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There is no decent place to stand in a massacre

Updated: Jul 6

The independence movement fared badly in the General Election 2024 and while much will be written about the failings of the SNP. It is important not to forget the ALBA party and the reasons why they have been unable to make an impact. 

The ALBA Party’s average vote in the election was 1.5% across 19 candidates.  Every candidate lost their deposit. 

For comparison, at the 2021 Holyrood Election the ALBA list vote was 1.7%. In the 2022 Local Authority Elections the average ALBA first preference vote was 1.8%. 

There has been no discernible progress in three years. 

We must ask - Why? Why isn't Alba a success? 

The ALBA Party have had every advantage; two MPs, an MSP, a number of councillors and a leader who is a former First Minister able to garner media spots and column inches. The party leadership have regular articles in the National.  ALBA have a reasonable income including £290k from the electoral commission, many large donors and, thousands of members.  ALBA have been able to employ five members of staff. 

The SNP are discredited and waning. The SNP problems did not start with the loss of thirty nine seats, their problems have been building over the last three years.  It has been the ideal time for an alternative independence party to rise.  So why is Alba failing so badly?  Three years without progress.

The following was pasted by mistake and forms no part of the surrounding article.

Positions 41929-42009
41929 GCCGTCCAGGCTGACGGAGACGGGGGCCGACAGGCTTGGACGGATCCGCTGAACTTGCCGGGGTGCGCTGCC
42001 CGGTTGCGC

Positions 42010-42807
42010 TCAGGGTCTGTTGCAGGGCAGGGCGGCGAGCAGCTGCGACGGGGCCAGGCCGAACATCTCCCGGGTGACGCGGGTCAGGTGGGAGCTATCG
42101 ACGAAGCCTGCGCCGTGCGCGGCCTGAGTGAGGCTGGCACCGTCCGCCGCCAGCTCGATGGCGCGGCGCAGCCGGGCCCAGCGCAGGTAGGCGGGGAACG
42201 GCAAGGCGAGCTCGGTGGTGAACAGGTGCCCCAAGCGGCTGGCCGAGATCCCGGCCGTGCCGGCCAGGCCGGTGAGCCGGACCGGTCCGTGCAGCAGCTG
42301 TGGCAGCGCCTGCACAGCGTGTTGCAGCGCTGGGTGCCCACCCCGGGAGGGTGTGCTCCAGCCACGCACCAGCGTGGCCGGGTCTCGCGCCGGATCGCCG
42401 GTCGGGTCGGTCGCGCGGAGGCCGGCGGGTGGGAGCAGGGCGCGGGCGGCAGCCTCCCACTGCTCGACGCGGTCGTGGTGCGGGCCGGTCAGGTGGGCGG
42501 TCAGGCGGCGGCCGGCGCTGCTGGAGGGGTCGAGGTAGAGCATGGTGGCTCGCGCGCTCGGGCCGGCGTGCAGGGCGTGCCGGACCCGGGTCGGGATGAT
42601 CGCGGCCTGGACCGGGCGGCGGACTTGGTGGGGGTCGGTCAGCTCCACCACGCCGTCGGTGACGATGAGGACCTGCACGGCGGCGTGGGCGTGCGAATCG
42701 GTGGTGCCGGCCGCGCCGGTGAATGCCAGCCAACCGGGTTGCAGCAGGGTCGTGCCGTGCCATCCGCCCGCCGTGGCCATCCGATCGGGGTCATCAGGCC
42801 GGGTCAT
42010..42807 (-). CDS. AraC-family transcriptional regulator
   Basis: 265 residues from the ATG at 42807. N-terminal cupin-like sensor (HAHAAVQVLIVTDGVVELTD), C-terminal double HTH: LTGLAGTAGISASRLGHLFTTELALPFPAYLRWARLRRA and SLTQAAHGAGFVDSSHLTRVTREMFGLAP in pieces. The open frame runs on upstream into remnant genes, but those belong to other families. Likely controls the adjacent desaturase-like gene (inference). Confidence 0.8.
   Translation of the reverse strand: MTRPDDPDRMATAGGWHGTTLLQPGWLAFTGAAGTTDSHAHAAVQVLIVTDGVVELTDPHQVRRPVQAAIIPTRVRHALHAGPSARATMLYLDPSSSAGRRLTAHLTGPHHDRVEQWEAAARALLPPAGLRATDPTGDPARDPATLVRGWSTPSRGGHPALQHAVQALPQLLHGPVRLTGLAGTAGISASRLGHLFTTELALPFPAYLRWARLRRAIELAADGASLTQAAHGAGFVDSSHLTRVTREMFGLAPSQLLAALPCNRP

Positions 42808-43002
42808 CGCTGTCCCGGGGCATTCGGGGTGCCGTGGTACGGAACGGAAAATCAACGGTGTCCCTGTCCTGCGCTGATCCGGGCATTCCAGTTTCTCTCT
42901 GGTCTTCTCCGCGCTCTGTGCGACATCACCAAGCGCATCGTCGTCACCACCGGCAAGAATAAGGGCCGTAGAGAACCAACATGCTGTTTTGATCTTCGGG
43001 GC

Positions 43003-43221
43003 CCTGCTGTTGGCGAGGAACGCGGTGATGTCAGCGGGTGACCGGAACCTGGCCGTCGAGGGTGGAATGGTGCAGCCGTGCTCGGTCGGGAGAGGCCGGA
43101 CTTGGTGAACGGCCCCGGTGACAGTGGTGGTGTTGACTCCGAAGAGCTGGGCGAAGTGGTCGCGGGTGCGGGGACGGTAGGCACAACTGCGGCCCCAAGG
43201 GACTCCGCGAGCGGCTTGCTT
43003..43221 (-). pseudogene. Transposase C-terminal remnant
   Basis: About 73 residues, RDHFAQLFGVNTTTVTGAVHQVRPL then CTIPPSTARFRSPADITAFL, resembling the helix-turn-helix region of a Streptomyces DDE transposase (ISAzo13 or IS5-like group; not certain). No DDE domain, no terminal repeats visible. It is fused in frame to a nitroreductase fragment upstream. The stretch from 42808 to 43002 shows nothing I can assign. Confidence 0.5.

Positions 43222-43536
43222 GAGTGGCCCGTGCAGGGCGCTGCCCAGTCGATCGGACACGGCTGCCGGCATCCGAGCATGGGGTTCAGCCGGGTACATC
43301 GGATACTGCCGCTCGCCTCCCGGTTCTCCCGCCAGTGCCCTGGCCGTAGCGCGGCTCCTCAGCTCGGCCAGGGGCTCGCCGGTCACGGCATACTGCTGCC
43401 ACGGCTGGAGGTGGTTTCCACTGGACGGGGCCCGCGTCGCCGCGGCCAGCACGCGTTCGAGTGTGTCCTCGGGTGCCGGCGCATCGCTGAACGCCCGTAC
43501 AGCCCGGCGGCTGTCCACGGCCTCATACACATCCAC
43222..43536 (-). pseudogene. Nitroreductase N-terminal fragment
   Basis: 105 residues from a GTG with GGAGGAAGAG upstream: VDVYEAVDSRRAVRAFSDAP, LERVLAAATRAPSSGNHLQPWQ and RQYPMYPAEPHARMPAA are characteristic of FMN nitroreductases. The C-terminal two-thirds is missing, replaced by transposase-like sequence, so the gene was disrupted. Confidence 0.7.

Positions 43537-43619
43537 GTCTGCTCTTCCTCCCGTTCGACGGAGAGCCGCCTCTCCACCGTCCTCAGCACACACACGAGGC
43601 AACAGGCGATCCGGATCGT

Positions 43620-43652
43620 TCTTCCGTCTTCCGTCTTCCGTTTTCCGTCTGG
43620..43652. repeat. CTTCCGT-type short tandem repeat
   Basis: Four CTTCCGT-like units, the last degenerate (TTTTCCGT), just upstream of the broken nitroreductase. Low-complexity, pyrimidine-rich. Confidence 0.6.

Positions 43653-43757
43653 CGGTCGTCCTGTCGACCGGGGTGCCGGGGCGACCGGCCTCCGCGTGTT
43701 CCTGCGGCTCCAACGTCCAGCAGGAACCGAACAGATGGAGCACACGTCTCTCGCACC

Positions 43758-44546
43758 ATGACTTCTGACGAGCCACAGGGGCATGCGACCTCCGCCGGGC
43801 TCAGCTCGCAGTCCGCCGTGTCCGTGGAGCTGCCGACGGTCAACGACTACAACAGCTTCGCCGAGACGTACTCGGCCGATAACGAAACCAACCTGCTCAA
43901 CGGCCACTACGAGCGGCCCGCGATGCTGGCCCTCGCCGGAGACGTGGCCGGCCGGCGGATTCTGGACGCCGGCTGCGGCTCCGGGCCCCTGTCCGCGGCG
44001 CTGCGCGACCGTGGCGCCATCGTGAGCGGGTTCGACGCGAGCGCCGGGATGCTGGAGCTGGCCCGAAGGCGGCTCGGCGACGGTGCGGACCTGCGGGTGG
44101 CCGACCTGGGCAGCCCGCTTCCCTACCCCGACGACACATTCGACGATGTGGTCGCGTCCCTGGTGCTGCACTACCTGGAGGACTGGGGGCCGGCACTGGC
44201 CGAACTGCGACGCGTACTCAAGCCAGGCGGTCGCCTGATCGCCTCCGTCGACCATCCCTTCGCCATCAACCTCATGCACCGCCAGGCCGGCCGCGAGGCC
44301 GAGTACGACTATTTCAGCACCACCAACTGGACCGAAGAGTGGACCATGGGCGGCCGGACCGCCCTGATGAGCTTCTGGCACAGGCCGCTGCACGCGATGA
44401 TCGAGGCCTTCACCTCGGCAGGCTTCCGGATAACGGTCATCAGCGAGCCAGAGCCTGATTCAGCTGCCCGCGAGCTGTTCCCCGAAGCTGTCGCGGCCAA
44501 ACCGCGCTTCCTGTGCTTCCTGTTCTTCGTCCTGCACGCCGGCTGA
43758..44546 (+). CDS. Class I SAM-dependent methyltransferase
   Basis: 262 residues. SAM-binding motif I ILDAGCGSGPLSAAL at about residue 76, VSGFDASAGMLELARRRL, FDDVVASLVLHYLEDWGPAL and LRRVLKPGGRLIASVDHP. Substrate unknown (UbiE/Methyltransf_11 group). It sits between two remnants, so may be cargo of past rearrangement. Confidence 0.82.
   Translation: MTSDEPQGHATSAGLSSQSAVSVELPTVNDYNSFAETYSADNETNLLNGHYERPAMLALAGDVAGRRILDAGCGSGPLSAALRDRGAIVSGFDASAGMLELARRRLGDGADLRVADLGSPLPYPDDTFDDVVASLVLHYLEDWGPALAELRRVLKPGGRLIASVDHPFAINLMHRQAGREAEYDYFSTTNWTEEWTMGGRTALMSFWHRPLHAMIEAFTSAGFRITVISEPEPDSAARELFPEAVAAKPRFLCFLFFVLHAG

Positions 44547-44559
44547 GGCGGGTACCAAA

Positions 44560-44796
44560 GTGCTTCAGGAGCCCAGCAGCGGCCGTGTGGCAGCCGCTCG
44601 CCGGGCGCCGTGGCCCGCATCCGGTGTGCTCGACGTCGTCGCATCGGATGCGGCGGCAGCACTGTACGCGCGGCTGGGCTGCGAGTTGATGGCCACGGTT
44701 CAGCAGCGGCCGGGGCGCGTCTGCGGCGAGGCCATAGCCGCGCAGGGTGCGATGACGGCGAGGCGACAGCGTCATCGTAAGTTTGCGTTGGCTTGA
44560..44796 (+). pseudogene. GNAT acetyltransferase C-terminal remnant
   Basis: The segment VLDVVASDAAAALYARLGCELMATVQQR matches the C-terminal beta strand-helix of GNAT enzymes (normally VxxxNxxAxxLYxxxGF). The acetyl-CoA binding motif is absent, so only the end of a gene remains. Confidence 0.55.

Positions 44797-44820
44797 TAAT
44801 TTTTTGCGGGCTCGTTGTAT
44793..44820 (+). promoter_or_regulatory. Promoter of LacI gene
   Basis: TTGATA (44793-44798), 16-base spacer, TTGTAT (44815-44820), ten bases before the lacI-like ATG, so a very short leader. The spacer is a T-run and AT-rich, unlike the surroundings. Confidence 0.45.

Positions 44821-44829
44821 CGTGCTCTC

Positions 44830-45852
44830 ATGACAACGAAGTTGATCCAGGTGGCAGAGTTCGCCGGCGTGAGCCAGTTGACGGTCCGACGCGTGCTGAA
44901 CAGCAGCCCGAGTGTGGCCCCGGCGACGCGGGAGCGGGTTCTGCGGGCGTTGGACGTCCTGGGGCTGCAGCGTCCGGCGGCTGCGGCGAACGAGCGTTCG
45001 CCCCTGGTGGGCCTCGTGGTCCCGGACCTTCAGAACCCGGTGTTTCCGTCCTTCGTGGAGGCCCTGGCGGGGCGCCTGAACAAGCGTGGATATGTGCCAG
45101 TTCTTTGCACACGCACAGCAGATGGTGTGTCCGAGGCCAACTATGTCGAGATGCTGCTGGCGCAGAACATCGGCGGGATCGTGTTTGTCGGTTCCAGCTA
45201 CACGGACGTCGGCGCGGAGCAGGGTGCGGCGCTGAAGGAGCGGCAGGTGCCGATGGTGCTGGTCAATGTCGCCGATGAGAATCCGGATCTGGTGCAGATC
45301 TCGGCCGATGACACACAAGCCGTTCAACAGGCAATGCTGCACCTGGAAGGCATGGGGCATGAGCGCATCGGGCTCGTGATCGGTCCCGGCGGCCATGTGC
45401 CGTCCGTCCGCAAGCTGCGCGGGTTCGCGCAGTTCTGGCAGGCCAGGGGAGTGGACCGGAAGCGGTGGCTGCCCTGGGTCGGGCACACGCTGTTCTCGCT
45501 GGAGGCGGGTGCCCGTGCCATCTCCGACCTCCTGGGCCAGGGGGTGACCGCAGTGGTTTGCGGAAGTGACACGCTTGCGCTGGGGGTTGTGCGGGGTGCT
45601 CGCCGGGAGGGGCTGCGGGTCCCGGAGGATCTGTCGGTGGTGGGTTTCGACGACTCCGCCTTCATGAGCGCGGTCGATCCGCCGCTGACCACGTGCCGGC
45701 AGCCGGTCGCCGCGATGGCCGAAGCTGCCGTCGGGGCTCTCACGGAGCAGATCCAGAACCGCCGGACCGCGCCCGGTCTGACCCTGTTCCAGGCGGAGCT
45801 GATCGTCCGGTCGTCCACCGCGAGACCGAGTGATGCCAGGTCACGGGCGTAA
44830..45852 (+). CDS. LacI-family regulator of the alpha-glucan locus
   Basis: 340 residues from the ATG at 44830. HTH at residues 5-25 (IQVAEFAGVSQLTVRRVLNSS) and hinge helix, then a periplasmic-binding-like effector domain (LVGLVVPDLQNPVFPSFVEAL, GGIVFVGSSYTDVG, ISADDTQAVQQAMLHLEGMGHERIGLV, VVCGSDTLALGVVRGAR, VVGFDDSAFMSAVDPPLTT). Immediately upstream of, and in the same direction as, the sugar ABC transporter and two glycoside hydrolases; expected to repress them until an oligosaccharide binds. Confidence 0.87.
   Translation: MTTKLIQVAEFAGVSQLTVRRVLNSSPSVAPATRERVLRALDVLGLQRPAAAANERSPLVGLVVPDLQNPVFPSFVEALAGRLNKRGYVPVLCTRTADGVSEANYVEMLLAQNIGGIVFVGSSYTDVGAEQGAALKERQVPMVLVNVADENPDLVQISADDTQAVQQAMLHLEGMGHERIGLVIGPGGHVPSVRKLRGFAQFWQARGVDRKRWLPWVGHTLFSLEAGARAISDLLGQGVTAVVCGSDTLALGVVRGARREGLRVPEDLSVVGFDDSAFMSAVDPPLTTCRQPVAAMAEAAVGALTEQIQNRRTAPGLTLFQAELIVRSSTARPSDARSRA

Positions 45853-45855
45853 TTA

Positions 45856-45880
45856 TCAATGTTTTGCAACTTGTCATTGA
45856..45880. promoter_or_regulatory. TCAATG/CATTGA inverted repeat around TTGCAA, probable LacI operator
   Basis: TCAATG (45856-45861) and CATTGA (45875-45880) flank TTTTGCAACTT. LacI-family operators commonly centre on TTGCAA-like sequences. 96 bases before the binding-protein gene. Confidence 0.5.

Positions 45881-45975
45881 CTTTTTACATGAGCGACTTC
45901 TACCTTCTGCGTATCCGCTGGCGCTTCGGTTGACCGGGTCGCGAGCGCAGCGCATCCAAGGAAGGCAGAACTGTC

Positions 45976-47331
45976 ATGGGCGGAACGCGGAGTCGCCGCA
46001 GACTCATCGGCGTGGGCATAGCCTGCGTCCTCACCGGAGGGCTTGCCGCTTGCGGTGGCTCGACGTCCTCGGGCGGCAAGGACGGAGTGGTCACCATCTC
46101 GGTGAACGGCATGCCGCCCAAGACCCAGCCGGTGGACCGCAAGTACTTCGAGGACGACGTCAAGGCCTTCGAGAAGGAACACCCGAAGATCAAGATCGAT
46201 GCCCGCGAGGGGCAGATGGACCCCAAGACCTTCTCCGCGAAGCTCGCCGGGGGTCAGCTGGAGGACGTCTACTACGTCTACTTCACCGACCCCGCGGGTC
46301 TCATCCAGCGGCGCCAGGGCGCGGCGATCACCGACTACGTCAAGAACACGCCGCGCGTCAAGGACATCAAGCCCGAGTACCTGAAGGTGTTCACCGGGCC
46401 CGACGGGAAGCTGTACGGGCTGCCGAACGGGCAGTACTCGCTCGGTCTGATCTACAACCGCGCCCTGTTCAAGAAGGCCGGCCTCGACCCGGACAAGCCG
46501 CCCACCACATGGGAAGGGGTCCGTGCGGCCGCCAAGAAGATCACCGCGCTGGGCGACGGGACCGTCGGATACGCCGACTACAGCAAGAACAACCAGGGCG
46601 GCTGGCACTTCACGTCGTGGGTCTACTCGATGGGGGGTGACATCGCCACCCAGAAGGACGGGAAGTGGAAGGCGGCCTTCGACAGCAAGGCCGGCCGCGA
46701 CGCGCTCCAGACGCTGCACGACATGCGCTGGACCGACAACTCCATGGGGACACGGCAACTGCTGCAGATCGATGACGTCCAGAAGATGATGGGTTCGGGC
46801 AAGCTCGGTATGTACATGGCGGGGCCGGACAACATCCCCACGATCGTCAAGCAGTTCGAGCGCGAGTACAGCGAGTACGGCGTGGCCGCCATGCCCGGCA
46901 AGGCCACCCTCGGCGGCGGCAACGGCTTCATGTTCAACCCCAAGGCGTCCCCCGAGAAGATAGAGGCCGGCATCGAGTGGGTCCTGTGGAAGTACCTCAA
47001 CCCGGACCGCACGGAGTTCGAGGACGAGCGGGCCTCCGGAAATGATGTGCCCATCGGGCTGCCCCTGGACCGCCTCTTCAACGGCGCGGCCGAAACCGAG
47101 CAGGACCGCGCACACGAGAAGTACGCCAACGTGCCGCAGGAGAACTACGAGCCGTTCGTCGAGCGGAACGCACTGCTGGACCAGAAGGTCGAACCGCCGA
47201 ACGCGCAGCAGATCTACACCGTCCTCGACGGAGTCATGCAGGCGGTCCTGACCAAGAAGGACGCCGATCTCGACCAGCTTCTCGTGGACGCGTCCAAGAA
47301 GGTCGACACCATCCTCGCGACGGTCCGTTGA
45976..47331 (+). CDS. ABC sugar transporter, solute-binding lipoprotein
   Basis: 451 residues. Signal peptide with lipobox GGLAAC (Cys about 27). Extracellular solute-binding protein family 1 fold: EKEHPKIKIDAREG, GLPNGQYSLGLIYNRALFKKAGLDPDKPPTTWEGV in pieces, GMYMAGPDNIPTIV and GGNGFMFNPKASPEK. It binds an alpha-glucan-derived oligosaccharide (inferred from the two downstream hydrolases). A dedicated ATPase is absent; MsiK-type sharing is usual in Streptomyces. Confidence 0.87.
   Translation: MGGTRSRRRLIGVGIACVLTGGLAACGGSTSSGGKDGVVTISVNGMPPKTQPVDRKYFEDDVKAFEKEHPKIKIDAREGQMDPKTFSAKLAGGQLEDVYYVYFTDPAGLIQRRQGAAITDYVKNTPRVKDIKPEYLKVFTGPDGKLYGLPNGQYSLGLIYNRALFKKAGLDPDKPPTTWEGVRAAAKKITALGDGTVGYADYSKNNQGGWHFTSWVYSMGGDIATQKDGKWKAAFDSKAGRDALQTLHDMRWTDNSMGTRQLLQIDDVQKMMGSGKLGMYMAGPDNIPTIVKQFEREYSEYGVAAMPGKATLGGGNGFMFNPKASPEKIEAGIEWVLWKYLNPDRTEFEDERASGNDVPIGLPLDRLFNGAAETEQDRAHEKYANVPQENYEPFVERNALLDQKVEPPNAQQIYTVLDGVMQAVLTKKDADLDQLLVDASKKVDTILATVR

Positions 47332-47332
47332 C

In the months leading up to the ALBA launch the independence movement had realised that, with the SNP winning in the constituencies, the Holyrood system could be exploited by a pro-independence list party.  The idea had been floated by RISE in 2016 but didn’t catch on then but in ‘21 it looked like an idea whose time had come. 

Two list parties had been registered Action for Independence (AFI) and Independence for Scotland Party (ISP).  After Alba launched the two nascent list parties stood their candidates down to give ALBA a free run. 

Meanwhile, the activist wing of the SNP was becoming disillusioned by the lack of progress on independence and the SNP's promotion of gender ideology. And concerns over SNP finances had started to bubble up.  

The ‘Good Guys’ campaign got pro-independence; gender realists elected to the SNP NEC.  However, the ‘Good Guys’ encountered marginalisation on the NEC as the Sturgeon leadership pushed back.  

Online the story was of SNP corruption and greed, their destruction of women’s rights, their abandonment of independence. This portrayal of the SNP has continued and been given substance in the intervening years and likely contributed to the SNP seat loss. 

The launch of ALBA attracted prominent independence activists and many of the ‘Good Guys’ from the SNP. The rationale was the SNP were unsavable and ALBA was offering independence and women’s rights. 

Many of the strongest independence activists moved to ALBA. But, some became disillusioned with ALBA and left, some were forced out, and a few were expelled, despite Salmond being openly against expulsions while leader of the SNP.  Today few of the ex-SNP ‘Good Guys’ or founder activists remain in ALBA.  Many are lost to the independence cause. 

For all of ALBA’s existence, the same people have led ALBA; Alex Salmond (Leader); Tasmina Ahmed-Sheikh (Chair appointed by Salmond); Chris McEleny (General Secretary appointed by Salmond).